That doesn’t mean he does not empathize with those who’ve expressed their anger and frustration more publically. The president recalled a meeting he had last week that included several young African-American leaders whose experiences of being stopped or treated suspiciously for no reason reminded him of his own. He also said that as long as the protests remain peaceful, they are necessary

      “And that’s why I had them in the Oval Office, some of these folks who’ve been organizing these protests. Because the old adage, power concedes nothing without a fight — I think that’s true,” said Obama. “But what’s also true is that a country’s conscience sometimes has to be triggered by some inconvenience, because I think a lot of people who saw the Eric Garner video are troubled, even if they haven’t had that same experience themselves. Even if they’re not African-American or Latino.”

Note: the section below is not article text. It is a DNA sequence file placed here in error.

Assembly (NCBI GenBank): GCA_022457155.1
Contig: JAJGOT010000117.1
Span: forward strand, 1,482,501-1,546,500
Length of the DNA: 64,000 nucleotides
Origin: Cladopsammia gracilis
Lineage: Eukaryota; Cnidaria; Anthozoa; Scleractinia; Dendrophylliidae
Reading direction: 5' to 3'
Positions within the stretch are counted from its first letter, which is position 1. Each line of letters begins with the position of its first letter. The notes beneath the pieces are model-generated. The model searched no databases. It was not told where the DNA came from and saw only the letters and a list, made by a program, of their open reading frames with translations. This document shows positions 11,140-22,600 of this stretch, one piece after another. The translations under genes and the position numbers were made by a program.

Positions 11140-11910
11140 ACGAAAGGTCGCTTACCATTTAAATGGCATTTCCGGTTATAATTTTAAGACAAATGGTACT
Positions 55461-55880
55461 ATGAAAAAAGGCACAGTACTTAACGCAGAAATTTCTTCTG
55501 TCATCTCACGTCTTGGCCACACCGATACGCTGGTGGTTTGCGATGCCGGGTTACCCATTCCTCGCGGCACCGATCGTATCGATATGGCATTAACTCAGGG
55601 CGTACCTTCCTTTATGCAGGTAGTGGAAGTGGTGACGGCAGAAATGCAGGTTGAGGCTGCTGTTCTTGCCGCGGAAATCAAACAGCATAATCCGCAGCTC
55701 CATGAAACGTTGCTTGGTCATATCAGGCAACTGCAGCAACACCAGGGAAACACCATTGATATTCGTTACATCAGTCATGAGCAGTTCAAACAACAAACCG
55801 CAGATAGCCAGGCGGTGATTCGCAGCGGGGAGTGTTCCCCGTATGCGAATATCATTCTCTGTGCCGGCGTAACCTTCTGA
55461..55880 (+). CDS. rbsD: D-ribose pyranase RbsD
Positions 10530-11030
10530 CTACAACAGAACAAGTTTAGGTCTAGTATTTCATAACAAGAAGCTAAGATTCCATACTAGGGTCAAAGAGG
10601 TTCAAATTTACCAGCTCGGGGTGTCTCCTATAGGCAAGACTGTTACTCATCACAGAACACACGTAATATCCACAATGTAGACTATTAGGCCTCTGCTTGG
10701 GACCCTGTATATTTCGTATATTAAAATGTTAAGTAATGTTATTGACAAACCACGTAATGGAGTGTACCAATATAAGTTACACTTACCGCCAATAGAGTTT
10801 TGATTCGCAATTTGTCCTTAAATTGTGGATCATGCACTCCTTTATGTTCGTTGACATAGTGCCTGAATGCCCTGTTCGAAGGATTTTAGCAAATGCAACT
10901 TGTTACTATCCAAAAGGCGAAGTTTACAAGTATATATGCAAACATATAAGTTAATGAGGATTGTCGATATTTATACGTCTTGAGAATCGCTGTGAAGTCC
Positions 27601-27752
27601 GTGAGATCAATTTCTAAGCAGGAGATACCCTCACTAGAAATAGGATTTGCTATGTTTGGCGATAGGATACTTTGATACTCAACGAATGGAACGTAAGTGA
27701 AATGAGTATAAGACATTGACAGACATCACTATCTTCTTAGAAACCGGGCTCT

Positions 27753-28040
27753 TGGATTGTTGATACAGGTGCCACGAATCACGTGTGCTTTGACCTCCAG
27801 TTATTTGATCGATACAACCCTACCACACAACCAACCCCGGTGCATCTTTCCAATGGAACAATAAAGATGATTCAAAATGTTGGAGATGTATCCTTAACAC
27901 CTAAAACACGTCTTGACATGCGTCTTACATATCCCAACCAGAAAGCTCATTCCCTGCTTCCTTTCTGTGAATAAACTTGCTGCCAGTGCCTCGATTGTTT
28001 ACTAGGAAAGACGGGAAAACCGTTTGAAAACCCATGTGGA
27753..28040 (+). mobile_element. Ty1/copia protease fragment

But time sometimes causes interest to wane or another headline grabs the public’s attention, he added, so “the value of peaceful protests, activism, organizing is it reminds the society this is not yet done.”

      During the 30-minute interview, Obama outlined some of the steps his administration is taking to try to address disparities in the nation’s criminal justice system. In 90 days, a new task force will present recommendations on issues such as how to train and equip law enforcement and hold them more accountable. He also is prepared to withhold funding to jurisdictions that eschew best practices identified.

      For the entire article and video: http://www.bet.com/news/politics/2014/12/08/in-bet-exclusive-obama-talks-race-and-racism.html